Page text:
CSIRO’s newest radio telescope, the Australian SKA Pathfinder (ASKAP), is a next generation facility with novel receiver technologies and leading-edge ICT systems. ASKAP is serving as an important technological demonstrator for the SKA, the largest scientific project in human history. The Pawsey Supercomputing Centre is providing world-class tools and expertise to process and visualise ASKAP data.
The ASKAP project is made up of 36 identical antennas that will work together as a single instrument. These antennas offer a wider field-of-view and higher survey speed than previously achievable using radio telescopes.
This means the ASKAP antennas will be able to capture data around nine times faster than a conventional radio telescope, offering greater insight into the universe than was previously possible.
However, because of this, the ASKAP project generates enormous amounts of data – the equivalent of one DVD every two seconds. This data needs to be processed and archived synchronously with observations, requiring extremely high levels of computing power.
‘Galaxy’, the real time supercomputer at the Pawsey Supercomputing Centre, is playing a crucial role in the ASKAP project.
With processing power in excess of 200 TeraFLOPS, Galaxy runs the Central Science Processor for ASKAP, allowing pseudo real-time processing of the data delivered to the Centre from the Murchison Radio Observatory (MRO) near Boolardy, in Western Australia.
By processing the data in pseudo real-time, CSIRO researchers are able to achieve immediate results from observations in the form of scientifically useful data products like images and archives.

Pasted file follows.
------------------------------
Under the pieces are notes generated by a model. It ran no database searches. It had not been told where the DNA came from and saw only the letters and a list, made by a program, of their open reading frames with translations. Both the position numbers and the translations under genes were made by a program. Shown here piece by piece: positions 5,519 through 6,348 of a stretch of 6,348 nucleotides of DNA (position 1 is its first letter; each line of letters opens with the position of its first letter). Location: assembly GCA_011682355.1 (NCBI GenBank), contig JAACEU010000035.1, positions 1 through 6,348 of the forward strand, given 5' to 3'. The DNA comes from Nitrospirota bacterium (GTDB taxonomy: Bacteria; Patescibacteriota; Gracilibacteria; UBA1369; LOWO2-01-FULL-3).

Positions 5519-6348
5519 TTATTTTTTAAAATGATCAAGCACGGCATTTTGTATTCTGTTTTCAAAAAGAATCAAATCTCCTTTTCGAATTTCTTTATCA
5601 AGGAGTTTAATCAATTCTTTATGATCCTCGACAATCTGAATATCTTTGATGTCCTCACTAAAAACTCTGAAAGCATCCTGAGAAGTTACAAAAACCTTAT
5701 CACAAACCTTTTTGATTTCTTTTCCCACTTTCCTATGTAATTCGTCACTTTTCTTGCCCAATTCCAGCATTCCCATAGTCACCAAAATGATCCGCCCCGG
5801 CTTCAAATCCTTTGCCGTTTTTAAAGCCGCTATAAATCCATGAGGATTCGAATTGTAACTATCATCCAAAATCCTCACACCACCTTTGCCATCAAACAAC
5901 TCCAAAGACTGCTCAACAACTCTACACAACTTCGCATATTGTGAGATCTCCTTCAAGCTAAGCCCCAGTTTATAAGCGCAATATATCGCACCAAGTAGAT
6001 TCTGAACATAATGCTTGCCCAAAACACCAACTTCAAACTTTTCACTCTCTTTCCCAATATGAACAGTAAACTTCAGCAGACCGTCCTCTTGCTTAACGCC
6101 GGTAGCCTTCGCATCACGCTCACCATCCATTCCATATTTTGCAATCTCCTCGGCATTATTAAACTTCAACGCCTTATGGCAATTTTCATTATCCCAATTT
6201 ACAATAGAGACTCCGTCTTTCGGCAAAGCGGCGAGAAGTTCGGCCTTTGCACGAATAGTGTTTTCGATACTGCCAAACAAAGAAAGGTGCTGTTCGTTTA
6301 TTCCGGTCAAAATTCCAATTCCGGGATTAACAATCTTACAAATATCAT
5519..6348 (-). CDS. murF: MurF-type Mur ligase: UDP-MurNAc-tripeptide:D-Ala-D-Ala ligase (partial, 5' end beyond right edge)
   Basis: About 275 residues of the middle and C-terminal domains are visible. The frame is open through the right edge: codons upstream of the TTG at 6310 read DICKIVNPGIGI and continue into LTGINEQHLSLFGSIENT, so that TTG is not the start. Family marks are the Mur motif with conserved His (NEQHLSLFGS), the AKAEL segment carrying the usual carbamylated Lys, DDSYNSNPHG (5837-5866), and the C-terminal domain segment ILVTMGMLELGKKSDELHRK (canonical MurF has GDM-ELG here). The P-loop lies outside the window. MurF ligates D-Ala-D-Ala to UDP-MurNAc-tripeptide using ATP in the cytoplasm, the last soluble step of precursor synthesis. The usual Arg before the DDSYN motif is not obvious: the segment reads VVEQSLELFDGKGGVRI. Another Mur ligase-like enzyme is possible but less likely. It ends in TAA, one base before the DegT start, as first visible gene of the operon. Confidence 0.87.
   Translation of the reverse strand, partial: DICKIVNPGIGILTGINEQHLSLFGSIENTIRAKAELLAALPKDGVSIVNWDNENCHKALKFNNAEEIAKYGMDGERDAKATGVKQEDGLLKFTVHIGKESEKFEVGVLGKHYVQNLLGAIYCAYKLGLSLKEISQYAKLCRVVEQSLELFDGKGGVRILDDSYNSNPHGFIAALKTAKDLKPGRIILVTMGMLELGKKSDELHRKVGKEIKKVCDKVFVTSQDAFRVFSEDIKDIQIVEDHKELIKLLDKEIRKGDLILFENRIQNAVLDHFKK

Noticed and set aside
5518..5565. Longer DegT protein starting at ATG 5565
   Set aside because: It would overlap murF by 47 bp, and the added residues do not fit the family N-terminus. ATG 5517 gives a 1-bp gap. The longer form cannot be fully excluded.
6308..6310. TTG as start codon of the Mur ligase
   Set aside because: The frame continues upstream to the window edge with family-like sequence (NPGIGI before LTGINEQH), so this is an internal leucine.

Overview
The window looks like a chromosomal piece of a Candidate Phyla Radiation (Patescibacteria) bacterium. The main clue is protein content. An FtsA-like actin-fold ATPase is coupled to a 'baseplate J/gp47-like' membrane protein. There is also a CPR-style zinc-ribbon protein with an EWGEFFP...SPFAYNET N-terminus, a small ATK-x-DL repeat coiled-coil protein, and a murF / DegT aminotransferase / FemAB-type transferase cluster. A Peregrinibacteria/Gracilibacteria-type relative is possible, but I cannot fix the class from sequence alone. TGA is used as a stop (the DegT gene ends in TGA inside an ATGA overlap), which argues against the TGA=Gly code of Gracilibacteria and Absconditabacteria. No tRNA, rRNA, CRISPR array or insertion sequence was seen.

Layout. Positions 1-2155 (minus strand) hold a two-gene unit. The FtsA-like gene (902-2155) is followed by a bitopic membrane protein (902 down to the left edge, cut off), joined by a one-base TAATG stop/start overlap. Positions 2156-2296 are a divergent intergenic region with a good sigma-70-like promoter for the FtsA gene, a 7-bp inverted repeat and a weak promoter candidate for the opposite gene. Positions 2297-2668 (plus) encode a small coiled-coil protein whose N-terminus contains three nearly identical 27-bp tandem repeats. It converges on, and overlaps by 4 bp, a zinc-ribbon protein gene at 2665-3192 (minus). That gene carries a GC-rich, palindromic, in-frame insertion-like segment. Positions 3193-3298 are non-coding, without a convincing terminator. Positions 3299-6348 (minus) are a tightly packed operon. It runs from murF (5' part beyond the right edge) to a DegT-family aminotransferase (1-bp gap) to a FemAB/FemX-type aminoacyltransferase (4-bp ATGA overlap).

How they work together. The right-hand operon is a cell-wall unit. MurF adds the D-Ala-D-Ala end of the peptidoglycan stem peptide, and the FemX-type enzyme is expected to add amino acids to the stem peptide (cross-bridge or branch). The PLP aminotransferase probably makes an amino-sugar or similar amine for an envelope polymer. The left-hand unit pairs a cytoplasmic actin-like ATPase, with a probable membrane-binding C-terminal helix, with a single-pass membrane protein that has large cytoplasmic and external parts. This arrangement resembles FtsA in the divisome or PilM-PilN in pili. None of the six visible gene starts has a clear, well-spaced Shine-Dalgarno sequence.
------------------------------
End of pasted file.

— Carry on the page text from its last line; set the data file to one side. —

This differs from previous, smaller radio telescopes such as the Australian Telescope Compact Array, which would produce data that would then be queued and processed in time.
These results would not be possible without the considerable supercomputing, visualisation and data storage tools and expertise provided by the Pawsey Supercomputing Centre.
The Pawsey Supercomputing Centre, CSIRO and ASKAP are playing an integral role in the international SKA project.
ASKAP is helping researchers test the types of technologies and potential problems the SKA proper may face. This near-unique advantage allows Australia to comment and advise on its experiences in a way many other nations cannot.
As well as being an important precursor, ASKAP is also producing groundbreaking science in its own right. The first six antennas of ASKAP, dubbed the Boolardy Engineering Test Array (BETA), are already producing both real and simulated observations, which are then processed and stored at the Pawsey Supercomputing Centre.
These observations not only help to prepare for the installation of the full ASKAP telescope, but also provide new insight into the universe.
- January 30, 2015
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